7. Continue improving your writing. Have something new to offer when readers find you again: a new book, a new short story, a new extra that relates to one of your novels, etc.
  8. Consider paid advertising. Don’t spend all your money on it.
  9. Play with your visibility. For ebooks, try Amazon KDP Select, which requires that you distribute that work exclusively through Amazon, and experiment with giving your work away free. Or don’t. Try Smashwords. Or don’t. Be everywhere, or don’t. Consider alternate methods of visibility – try making an audio book, or a video. Post fan art on Flickr or deviantART (only if you have permission!). If you write short stories, submit them to contests and magazines. Get your name out.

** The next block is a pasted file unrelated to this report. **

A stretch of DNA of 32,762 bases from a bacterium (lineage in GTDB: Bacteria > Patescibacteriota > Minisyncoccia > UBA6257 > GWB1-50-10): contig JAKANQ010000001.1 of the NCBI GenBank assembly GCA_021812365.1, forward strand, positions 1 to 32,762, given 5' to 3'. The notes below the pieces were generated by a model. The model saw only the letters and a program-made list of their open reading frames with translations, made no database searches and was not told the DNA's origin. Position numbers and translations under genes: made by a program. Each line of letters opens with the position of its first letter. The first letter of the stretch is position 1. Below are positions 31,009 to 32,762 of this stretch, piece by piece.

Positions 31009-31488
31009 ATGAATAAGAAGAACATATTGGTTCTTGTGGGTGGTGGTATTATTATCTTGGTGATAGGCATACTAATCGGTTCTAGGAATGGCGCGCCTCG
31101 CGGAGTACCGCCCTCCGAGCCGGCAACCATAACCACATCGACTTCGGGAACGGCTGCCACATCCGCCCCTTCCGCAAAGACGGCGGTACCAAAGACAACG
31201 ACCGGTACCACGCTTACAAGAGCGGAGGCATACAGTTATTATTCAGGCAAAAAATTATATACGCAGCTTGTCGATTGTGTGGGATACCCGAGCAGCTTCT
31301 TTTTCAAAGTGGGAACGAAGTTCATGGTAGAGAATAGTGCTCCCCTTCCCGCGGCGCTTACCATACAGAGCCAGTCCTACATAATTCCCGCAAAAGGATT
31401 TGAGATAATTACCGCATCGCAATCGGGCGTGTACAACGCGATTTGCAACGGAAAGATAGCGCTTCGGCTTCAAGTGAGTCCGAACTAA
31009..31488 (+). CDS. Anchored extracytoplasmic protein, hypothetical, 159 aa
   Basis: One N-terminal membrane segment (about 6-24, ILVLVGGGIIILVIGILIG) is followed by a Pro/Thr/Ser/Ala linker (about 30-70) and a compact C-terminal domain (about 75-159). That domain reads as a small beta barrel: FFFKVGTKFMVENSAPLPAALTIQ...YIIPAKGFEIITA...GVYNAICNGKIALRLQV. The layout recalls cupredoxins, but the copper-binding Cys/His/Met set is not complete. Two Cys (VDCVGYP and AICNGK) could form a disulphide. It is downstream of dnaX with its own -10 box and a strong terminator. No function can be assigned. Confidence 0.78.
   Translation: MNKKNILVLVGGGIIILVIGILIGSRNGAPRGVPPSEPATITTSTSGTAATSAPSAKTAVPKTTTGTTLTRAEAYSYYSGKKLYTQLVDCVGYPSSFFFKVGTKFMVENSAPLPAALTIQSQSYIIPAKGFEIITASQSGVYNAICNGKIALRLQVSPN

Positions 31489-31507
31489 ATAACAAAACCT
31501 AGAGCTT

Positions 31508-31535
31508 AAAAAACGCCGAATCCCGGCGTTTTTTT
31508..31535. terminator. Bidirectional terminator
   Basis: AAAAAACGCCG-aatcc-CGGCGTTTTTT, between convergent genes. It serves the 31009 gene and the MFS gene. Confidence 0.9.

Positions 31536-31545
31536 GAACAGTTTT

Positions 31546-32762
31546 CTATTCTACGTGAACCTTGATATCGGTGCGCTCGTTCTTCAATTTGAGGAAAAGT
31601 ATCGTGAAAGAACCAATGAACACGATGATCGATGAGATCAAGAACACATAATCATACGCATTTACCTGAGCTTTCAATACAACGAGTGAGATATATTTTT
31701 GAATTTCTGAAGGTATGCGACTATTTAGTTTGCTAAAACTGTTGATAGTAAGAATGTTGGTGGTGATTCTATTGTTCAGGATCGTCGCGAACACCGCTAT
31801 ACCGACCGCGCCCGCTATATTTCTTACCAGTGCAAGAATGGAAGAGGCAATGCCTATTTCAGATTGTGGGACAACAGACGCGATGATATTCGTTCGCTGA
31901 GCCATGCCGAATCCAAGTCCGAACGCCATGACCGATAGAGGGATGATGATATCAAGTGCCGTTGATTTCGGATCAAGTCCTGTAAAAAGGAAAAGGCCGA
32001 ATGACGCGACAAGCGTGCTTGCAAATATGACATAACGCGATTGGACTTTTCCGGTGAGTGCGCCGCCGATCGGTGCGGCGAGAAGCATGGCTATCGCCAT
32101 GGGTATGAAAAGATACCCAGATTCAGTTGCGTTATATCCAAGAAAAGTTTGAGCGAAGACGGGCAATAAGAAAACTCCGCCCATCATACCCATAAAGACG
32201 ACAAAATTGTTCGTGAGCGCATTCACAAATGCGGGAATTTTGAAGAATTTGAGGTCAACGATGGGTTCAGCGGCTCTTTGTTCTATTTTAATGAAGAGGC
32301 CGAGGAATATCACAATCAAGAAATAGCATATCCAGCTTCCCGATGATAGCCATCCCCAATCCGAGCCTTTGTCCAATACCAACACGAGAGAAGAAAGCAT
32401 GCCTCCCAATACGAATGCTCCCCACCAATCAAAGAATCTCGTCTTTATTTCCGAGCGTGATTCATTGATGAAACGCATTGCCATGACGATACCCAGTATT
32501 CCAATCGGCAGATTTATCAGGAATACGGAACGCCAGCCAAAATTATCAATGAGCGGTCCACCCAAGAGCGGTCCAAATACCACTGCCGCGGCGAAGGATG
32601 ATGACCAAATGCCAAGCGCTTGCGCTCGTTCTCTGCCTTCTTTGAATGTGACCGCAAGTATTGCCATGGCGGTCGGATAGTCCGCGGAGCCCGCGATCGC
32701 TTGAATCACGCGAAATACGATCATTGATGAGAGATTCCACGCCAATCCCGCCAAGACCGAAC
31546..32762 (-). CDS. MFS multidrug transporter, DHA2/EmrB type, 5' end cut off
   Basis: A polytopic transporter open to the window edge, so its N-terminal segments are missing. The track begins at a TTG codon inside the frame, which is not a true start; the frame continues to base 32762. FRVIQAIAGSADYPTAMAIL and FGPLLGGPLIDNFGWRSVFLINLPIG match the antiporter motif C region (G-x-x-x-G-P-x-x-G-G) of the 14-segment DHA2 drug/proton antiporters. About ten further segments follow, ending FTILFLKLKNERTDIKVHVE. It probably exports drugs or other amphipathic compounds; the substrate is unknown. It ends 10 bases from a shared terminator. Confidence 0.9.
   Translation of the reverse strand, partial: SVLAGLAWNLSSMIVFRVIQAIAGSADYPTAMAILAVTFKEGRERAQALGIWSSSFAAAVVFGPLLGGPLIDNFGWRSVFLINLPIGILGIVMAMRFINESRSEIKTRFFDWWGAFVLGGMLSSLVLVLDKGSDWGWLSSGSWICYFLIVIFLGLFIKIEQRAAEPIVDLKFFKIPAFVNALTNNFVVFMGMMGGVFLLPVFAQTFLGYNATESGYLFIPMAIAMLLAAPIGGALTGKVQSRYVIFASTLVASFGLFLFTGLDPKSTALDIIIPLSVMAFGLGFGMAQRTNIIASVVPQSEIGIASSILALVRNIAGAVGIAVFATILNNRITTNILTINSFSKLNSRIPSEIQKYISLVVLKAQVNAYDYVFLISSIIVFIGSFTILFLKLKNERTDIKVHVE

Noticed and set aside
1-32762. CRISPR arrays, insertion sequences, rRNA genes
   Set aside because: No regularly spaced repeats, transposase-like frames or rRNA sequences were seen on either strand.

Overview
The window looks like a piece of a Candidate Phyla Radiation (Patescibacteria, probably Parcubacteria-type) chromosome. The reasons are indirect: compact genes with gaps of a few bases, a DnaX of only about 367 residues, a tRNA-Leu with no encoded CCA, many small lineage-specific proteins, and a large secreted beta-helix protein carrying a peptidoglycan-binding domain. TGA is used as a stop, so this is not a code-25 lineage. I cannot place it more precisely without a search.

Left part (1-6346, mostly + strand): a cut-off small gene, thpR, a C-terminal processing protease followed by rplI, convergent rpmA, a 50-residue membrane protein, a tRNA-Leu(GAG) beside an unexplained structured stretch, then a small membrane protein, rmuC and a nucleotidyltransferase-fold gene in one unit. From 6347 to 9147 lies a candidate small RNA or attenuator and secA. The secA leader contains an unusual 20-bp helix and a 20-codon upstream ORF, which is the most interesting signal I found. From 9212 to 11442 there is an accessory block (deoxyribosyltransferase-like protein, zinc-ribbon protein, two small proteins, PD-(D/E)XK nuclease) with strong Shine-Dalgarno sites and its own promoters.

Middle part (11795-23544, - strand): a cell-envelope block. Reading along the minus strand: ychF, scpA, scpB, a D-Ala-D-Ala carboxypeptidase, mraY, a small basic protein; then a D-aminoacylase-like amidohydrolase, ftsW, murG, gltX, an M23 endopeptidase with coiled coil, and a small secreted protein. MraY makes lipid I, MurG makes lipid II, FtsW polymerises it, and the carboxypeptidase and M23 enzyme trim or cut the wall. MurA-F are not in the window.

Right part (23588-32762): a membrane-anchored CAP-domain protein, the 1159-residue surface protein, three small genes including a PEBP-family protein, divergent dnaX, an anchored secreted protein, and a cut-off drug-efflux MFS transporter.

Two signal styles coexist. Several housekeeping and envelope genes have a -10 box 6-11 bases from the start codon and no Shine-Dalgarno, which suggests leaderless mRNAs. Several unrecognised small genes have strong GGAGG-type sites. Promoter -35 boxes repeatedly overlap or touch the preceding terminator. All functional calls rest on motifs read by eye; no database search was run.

10. Don’t be a pest! Be a good citizen of the writing community. Lift up others and they’ll lift you up too. Don’t always shout “Buy my book!” – it’s too easy to tune that out. Book marketing isn’t about marketing… it’s about connecting with your readers. Offer value and genuine friendship, and readers will be happy to buy your book because they want to hear what you have to say.
  11. Write more.